As illustrated in Figure 2, this association with breast cancer risk was largest in the extremes of the PRS distribution, with ORs ranging from 2.19 (95% CI, 1.84-2.53) to 2.48 (95% CI, 1.89-3.25) for the 3 different PRSs examined for those in the highest 1% of the PRS compared with those in the middle quantile. For example, for the UKBB PRS, we observed an approximate 2.5-fold increase in risk for those in the top 1% (OR, 2.48; 95% CI, 1.89-3.25) compared to those in the middle quantile (40%-60%) (Figure 2). Our findings were similar when we compared the extreme ends of the PRS distribution with those in the remainder of the PRS distribution (eFigure 2 in the Supplement). The AUCs were similar for all 3 PRSs (BCAC-L: AUC, 0.60; 95% CI, 0.59-0.61; BCAC-S: AUC, 0.59; 95% CI, 0.58-0.60; UKBB: AUC, 0.61; 95% CI, 0.60-0.62). The proportion of variance explained solely by PRS ranged from 1.7% to 2.5%, which is similar to what was reported originally (eg, 2.8% in the UKBB study11) (eTable 4 in the Supplement).

    When we examined the association by ER status, we found significant associations for both ER-positive and ER-negative breast cancers, although the observed effect size was larger for ER-positive compared with ER-negative breast cancer (eFigure 3 in the Supplement). The findings were nearly identical for both overall PRSs and PRSs optimized for each breast cancer subtype (eFigure 3 in the Supplement).

    Association of PRS With Breast Cancer Risk in Women of African Ancestry

    We examined the association of 5 previously developed PRSs: 3 based on women with European ancestry (BCAC-S, BCAC-L, and UKBB) and 2 developed in women of African ancestry (ROOT and WHI-AA) in 3801 women with African ancestry (including 274 cases). We found statistically significant associations for the 3 PRS models based on women with European ancestry and breast cancer risk with average ORs per SD of the PRS ranging from 1.15 (95% CI, 1.03-1.30) to 1.19 (95% CI, 1.04-1.35), but not for PRSs based on women with African ancestry (Figure 1). Compared with women with European ancestry, we observed lower AUCs in women with African ancestry (BCAC- L: AUC, 0.55; 95% CI, 0.51-0.58; BCAC-S: AUC, 0.53; 95% CI, 0.50-0.57; UKBB: AUC, 0.55; 95% CI, 0.52-0.59) (eTable 4 in the Supplement). The AUCs for PRSs developed in women with African ancestry were 0.52 (95% CI, 0.48-0.55) for ROOT and 0.50 (95% CI, 0.47-0.54) for WHI-AA.

    Association of PRS With Breast Cancer Risk in Latinx Women

    We examined the association of 5 PRSs (BCAC-S, BCAC-L, UKBB, WHI-LA, and LATINAS), 2 of which were developed in or adapted to women with Latinx ancestry (WHI-LA and LATINAS) in 2196 Latinx women (including 147 cases). For Latinx women, we observed a statistically significant association for overall breast cancer risk for 3 of the PRSs examined (BCAC-L, UKBB, LATINAS), with ORs per SD ranging from 1.20 (95% CI, 1.01-1.42) to 1.31 (95% CI, 1.09-1.58) (Figure 1). Compared with women with European ancestry, we found lower AUCs in women with Latinx ancestry for BCAC-L, BCAC-S, and UKBB (with AUCs ranging from 0.53 to 0.56) (eTable 4 in the Supplement). The AUCs for PRSs developed in women with Latinx ancestry were 0.54 (95% CI, 0.47-0.62) for LATINAS and 0.48 (95% CI, 0.43-0.53) for WHI-LA.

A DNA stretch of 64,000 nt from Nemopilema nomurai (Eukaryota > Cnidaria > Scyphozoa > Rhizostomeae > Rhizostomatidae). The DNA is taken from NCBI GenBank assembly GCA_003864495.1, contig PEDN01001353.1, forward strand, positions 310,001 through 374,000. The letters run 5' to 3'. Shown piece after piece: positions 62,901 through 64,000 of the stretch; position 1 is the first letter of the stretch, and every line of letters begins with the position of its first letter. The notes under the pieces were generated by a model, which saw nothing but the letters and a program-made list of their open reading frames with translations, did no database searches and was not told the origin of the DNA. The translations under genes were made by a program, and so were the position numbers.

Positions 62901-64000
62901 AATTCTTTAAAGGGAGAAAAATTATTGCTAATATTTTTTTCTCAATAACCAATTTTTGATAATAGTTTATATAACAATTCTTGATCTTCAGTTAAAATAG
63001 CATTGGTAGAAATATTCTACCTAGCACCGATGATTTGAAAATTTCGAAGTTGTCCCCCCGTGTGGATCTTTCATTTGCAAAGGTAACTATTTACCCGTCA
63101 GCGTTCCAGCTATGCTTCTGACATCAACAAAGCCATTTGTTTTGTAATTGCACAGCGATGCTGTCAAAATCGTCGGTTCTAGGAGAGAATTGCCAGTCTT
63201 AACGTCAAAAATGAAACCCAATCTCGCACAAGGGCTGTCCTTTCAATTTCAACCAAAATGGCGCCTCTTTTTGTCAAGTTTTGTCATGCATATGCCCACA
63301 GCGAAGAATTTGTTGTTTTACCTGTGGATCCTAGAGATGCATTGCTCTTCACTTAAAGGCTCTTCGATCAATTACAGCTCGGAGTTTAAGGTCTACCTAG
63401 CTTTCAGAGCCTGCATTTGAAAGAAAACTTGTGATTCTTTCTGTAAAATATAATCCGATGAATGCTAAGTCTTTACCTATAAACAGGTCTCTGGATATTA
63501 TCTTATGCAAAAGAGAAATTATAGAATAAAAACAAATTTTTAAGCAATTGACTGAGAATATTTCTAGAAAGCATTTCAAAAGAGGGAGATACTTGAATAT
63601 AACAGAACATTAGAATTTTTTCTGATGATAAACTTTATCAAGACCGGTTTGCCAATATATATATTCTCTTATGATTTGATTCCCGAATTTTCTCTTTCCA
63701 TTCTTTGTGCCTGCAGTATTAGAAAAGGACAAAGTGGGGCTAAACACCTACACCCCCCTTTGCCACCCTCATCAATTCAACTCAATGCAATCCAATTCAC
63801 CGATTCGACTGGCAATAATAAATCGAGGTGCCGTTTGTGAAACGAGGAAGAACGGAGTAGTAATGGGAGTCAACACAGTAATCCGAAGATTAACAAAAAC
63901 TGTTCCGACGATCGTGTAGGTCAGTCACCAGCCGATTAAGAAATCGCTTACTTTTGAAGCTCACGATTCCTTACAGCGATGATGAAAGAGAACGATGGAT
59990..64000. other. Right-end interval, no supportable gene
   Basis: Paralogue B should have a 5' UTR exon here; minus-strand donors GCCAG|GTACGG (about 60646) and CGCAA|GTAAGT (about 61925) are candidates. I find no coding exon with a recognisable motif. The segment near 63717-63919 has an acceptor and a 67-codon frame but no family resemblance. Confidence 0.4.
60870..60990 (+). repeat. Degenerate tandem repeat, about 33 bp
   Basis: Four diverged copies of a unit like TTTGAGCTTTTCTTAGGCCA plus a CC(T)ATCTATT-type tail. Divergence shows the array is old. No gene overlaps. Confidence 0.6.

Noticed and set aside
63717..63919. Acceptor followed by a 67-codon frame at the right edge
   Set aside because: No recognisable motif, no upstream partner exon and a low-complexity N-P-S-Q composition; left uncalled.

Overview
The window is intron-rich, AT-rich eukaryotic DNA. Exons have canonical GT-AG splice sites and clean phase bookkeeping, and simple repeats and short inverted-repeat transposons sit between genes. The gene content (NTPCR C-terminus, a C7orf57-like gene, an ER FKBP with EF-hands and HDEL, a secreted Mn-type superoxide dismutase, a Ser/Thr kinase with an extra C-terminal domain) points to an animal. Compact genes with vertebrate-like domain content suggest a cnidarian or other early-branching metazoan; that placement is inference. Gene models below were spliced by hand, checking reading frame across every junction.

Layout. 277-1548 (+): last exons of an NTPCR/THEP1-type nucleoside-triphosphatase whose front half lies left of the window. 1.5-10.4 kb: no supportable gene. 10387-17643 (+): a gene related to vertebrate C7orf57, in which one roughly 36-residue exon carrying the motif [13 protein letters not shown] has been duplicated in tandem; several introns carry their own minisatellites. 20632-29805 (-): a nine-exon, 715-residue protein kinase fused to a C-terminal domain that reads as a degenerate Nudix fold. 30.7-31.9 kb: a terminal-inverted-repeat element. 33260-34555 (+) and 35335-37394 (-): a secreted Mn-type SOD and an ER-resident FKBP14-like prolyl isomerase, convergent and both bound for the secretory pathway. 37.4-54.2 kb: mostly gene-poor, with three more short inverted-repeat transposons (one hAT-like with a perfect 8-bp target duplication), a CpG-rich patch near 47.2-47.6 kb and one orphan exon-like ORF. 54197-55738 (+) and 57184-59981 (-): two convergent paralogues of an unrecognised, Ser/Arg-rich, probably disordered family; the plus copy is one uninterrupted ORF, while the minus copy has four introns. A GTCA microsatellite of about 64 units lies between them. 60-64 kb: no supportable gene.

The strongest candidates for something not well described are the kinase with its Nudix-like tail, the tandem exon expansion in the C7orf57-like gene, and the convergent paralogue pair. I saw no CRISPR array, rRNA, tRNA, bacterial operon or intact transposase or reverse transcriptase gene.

Estimation of Absolute Risk of Breast Cancer

    As shown in Figure 3, there were differences in cumulative absolute breast cancer risk by risk categories of PRS for women with European, African, and Latinx ancestries when individuals were grouped into tertiles of the PRS distribution. When we compared those in the high PRS risk category with those at the low risk, women with European ancestry had larger risk gradients than women with African and Latinx ancestries. For example, women with European, African, and Latinx ancestries in the low PRS risk category had a cumulative breast cancer risk of 6.5%, 7.6%, and 6.1%, respectively, by age 80 years, whereas women in the high PRS risk category had 19.6%, 12.6% and 13.5% cumulative risk, respectively (Figure 3).

    Discussion

    For PRSs developed in cohorts of women with European ancestry (UKBB, BCAC-L, BCAC-S), we replicated associations for increased breast cancer risk in women with European ancestry, although the ORs we observed in our study were smaller in magnitude than the original studies (eTable 5 in the Supplement). For example, BCAC-L had an OR of 1.40 in women with European ancestry compared with an OR of 1.66 (95% CI, 1.61-1.70) reported in the original study.2 This smaller magnitude might be explained by the reduced variant set, caused by the genotype platform discrepancy between the eMERGE network and published studies.